How household shocks ripple through local business networks: Evidence from Thailand


Published 01.04.22
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Rory Mizen/flickr

It is well-known that risk-sharing networks can smooth shocks, but local production networks can also propagate shocks; policy should consider both

From supply chain disruptions to contagious illnesses, recent experience has underscored that what happens to one individual or firm can have implications for many others. For instance, public health lockdowns in the restaurant sector can harm the livelihoods of florists, fishermen, and bakers. But some interconnections are positive – for instance, funeral expenses may be covered by voluntary contributions from family or community members. The coexistence of multiple types of interconnections may determine whether shocks are smoothed or amplified by local networks.

Why is propagation important?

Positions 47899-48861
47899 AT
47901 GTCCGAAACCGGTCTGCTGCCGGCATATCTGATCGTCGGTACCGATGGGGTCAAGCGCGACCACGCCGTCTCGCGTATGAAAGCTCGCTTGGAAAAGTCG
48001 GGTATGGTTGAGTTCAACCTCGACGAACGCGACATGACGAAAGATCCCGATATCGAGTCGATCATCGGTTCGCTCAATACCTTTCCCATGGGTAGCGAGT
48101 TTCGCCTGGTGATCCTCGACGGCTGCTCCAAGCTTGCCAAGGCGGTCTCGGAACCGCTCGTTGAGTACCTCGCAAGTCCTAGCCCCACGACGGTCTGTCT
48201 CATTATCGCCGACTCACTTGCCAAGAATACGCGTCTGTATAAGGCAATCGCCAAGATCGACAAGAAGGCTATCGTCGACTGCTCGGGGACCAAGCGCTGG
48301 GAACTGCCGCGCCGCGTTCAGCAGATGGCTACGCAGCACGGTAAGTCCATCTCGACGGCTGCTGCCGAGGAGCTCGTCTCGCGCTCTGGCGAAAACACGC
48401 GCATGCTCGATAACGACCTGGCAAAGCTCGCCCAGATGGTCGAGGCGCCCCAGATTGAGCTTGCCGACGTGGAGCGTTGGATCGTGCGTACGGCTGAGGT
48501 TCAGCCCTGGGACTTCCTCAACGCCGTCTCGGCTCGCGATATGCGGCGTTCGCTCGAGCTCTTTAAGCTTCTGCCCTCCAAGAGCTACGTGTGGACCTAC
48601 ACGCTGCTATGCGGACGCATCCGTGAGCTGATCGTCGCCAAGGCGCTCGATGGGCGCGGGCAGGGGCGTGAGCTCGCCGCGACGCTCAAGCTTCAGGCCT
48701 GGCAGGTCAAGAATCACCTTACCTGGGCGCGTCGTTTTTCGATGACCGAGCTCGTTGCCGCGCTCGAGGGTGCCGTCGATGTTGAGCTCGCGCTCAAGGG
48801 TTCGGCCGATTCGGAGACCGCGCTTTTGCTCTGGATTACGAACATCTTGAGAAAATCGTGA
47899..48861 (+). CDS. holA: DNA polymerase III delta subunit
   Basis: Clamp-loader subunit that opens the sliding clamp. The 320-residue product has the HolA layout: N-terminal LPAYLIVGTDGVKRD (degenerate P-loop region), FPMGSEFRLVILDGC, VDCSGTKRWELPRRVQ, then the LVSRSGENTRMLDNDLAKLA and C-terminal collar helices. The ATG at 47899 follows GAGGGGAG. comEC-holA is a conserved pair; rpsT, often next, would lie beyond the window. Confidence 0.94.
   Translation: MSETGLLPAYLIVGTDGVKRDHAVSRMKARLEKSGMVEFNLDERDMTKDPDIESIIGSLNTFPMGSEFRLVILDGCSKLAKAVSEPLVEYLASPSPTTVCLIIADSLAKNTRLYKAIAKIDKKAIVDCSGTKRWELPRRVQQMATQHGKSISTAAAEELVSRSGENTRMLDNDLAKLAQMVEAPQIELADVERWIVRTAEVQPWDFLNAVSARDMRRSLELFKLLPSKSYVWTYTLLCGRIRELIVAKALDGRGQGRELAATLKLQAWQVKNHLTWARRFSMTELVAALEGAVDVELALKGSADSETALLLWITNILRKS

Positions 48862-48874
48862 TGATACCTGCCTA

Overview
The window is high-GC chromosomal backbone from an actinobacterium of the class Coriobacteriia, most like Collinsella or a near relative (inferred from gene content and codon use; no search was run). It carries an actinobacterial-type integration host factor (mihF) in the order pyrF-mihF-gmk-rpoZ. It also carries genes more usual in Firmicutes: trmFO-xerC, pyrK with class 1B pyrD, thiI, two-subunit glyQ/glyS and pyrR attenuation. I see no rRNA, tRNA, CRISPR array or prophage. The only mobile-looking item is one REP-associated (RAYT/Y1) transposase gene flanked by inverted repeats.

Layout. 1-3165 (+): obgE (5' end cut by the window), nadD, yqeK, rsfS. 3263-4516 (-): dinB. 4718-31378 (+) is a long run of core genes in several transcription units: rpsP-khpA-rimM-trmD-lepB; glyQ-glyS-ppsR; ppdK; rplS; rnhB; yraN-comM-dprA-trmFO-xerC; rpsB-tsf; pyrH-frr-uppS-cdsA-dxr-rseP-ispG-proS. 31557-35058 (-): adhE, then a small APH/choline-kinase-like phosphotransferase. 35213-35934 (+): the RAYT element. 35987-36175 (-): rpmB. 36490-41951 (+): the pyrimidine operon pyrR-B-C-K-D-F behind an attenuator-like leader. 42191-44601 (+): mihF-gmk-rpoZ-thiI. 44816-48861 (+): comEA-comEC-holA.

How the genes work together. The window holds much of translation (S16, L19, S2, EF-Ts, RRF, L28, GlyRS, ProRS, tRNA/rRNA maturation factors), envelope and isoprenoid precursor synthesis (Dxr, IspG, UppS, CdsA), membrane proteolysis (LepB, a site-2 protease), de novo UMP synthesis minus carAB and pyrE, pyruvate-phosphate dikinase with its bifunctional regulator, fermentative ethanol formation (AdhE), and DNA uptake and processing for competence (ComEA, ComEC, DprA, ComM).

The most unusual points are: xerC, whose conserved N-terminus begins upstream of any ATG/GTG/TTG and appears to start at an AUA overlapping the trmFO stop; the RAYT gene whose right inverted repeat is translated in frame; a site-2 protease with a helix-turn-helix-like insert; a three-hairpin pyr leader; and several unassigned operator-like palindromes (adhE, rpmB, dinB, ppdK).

For household firms, if and how shocks spread determine who is affected by negative shocks. Do the impacts ripple out beyond those directly affected, and is this good or bad? We will refer to these ‘ripple’ effects as propagation: impacts on household businesses who are connected to the directly affected household through local networks, but were not directly affected themselves. Understanding propagation is relevant for designing and evaluating safety net programmes such as insurance for health or unemployment. Propagation in safety nets is good when programmes that provide benefits to the directly covered person also protect those within their networks (Angelucci and De Giorgi 2009). Propagation can also illuminate the constraints that economic actors face. Why is it challenging for a carmaker to shift to a new semiconductor supplier if its original supplier is unable to meet demand? Or, if a local merchant selling fertiliser unexpectedly loses a customer, how long does it take her to find new customers? Is she able to buffer the short-term impacts using gifts, loans, and savings or is she forced to reduce consumption, or sell productive assets?